It is only in recent years we have began to speak to each other. She often stops me when I am shopping in Puttaparthi. Om likes to comment on my clothes. This year’s encounter with Om was pretty strange. On this certain day before the shopping trip, I’d been looking in the mirror at my Salwar Kameez for sometime before going out. It seemed not to fit well.I felt concerned about going out in this ill fitting outfit.  By chance I run into Om. She stopped me in the street. The first words she said, “Oh! I would love to give you a full length mirror so you can see how pretty that outfit is.” This made me laugh, due to concerns I had over this particular ‘outfit.’  Om as always was sparkling bright. Her eyes, great orbs of blue, appeared innocent and childlike. Yet  Om’s life is not at all child like for she lives from day to day on very little. Often she is seen searching through rubbish for food.

Several years ago we had a long talk about her life in Prashanti. She told me how she lived in one small room without even a fan. The room she said –  in summer was burning hot. Om, by this time had suffered many tropical illnesses. Also she  suffered with her legs and feet. Today she walks with crutches her once rich blondish hair is shaved.

One day I stopped to  asked her why did she stay?  ”Oh” she said, “I stay because that is my karma. I love Swami. I have given my life to him. I do not regret one single day here, despite the hardships.”

How does Om survive so many illnesses and hardships? I don’t know. She always appears to be positive and despite her illnesses, she manages to look after herself pretty well.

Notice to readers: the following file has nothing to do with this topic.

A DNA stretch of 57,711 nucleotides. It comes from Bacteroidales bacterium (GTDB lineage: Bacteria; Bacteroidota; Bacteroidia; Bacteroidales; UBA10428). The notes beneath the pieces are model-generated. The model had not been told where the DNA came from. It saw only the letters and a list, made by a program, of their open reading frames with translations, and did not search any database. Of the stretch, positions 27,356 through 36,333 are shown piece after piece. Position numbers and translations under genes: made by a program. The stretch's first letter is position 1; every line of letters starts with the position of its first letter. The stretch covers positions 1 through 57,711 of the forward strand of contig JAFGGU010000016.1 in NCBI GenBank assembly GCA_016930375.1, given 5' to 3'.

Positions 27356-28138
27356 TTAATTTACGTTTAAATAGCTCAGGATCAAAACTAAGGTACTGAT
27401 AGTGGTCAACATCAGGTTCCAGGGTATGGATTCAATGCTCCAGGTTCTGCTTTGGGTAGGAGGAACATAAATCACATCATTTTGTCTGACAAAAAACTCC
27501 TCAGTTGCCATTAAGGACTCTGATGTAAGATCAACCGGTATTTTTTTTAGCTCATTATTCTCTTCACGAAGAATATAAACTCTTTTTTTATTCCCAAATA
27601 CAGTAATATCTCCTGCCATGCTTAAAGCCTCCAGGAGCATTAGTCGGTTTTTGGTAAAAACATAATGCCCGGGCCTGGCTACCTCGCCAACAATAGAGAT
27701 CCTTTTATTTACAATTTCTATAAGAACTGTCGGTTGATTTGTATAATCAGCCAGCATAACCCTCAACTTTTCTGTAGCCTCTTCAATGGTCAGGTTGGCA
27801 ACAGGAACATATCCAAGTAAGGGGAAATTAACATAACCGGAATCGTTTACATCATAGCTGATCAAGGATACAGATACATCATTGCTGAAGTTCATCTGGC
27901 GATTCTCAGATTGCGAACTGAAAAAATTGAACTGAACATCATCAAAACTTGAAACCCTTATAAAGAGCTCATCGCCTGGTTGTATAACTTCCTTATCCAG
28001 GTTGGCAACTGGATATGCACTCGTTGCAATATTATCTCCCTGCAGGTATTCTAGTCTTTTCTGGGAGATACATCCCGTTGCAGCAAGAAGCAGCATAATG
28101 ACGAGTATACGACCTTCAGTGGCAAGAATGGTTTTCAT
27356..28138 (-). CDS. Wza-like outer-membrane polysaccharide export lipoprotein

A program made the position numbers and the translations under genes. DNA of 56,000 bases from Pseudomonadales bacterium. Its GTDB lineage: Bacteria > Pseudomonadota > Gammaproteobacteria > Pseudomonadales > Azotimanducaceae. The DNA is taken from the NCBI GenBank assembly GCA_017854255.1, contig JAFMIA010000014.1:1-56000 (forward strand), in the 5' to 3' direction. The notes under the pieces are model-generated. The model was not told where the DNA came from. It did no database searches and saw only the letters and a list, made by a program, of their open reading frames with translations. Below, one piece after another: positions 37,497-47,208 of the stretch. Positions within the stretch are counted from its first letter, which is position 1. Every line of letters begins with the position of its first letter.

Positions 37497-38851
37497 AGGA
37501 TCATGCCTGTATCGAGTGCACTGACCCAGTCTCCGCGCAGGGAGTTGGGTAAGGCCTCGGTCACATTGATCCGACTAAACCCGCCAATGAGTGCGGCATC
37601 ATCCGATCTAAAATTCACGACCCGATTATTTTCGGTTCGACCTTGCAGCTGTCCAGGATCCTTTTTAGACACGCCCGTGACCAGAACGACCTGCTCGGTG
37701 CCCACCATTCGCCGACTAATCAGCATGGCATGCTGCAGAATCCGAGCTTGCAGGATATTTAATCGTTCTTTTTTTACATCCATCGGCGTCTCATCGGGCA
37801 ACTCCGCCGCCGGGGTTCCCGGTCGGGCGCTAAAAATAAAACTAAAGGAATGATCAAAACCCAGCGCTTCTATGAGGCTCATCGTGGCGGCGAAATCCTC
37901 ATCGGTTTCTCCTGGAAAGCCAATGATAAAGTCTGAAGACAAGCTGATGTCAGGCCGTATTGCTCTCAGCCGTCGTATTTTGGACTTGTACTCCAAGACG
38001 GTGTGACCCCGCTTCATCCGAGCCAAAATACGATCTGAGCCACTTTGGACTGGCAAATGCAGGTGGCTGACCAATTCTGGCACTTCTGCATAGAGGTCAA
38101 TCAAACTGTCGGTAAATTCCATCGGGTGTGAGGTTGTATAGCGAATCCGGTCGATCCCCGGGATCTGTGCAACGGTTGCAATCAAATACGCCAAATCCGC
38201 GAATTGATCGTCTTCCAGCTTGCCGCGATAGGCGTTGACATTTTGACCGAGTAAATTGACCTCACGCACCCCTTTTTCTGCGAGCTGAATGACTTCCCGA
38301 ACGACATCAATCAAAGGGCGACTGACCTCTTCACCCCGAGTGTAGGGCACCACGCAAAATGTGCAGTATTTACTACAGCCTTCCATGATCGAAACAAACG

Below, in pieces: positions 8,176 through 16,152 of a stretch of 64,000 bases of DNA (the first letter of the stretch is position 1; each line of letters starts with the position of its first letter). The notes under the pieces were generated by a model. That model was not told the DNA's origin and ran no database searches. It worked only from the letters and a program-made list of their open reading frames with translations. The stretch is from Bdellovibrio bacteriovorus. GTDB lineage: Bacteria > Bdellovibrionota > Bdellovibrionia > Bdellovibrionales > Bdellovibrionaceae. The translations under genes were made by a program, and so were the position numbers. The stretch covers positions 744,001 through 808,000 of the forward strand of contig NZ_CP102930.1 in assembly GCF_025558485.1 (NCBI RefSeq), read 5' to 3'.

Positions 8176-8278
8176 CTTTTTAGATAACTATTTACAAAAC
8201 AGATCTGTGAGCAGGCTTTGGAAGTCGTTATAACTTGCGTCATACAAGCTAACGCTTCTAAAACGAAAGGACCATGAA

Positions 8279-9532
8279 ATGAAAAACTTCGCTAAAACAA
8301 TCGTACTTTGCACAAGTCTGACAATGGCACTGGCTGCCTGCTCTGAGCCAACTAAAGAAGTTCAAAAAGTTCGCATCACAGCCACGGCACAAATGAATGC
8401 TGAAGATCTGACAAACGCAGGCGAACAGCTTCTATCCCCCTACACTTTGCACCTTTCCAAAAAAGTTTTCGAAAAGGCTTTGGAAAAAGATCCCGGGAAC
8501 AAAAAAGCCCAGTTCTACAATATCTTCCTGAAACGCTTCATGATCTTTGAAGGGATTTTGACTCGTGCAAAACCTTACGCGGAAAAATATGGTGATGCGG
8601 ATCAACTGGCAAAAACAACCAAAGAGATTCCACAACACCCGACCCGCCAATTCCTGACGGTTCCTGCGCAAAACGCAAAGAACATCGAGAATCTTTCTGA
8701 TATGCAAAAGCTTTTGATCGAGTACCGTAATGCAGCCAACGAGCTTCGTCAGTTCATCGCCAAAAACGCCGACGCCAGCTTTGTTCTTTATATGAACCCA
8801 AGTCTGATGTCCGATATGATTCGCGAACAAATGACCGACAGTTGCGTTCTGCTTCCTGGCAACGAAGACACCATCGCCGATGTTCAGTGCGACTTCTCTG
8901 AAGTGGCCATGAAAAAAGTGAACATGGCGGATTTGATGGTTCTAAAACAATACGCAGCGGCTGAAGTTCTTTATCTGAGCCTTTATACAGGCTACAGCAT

Last year I remember, Swami coming out from the ashram in his car.  Om was right there. He gave her a huge smile which she returned in no small measure.

The local authorities recognize Om as being a Sannyasin. She is allowed to live in Puttaparthi without either passport or visa. I believe she is the only Westerner who can.

I feel sentalmental towards “Om.”

So here’s a little ‘ode’ to her to honor her huge leap of faith, in having courage to believe in Swami for over 30 years of hardships.

Om, here’s a poem for you.


“So I would choose to stay with you, if the choice was mine to make, You can make decisions too, and you can have this heart to break. And so it goes and so it goes.”

Good luck Om.

Inspirational – Mantra And Meanings

Deva Premal singing Om Mani Padme Hum

The mantra of Tantrik buddhism is ‘Om Mani Padme Hum’. Om is the sound of central enlightenment; ‘mani padme’ means ‘jewel in the lotus’ or ‘male with the female organ’, the state of completeness, energy infusing wisdom. ‘Hum’ is the sound of power, forcing the mantra into realization. This energy is often symbolised by an implement called the vajra, double-ended with ornate curbed prongs enclosing a central straight prong. All Tantrik Buddhists own one, which serves each person as a reservoir of personal power.

Vajrapani means ‘he who holds the vajra’. And to help forward his meditation, the Tantrik monk may also use a bell, whose rim he gently and continuously rubs with a stick so as to produce a sustained, gentle and entrancing hum. The sound is the symbol for the remotest expression of the subtlest Indian mantra ‘Om’ itself. For Tantra, like all good science, recognises that the fabric of even the densest-seeming objects is of an order related to vibration, which is symbolised for the human intelligence by sound.

*•.♥ Love ♥.•**·.

 

 

 

 

There is Only One Religion -The Religion of Love. -Sai Baba

 


 

Dharma doesn’t necessarily mean following a mundane and boring life.

It means a life of high adventure, not a life of endless, boring repetition.


Souls have different journeys.

The best thing to know is, not what everybody else does,

but what you do. Self-discovery essentially is finding your own dharma, your own rhythm.


We are not human beings having a spiritual experience. We are spritual beings having

a human experience.”

Teihard de Chadin

♥.♥.♥.♥.♥.♥.♥.♥.♥.♥.♥.♥.♥.

♥.♥.♥.♥.♥.♥.
♥.♥.♥.♥.░░░♥.♥.♥.♥.░░░..♥.♥.♥.♥.
♥.♥.♥.░░░░░♥.♥░░░░░.♥.♥.♥.♥♥.♥.♥░░░░░░░░░░░░♥.♥.♥.♥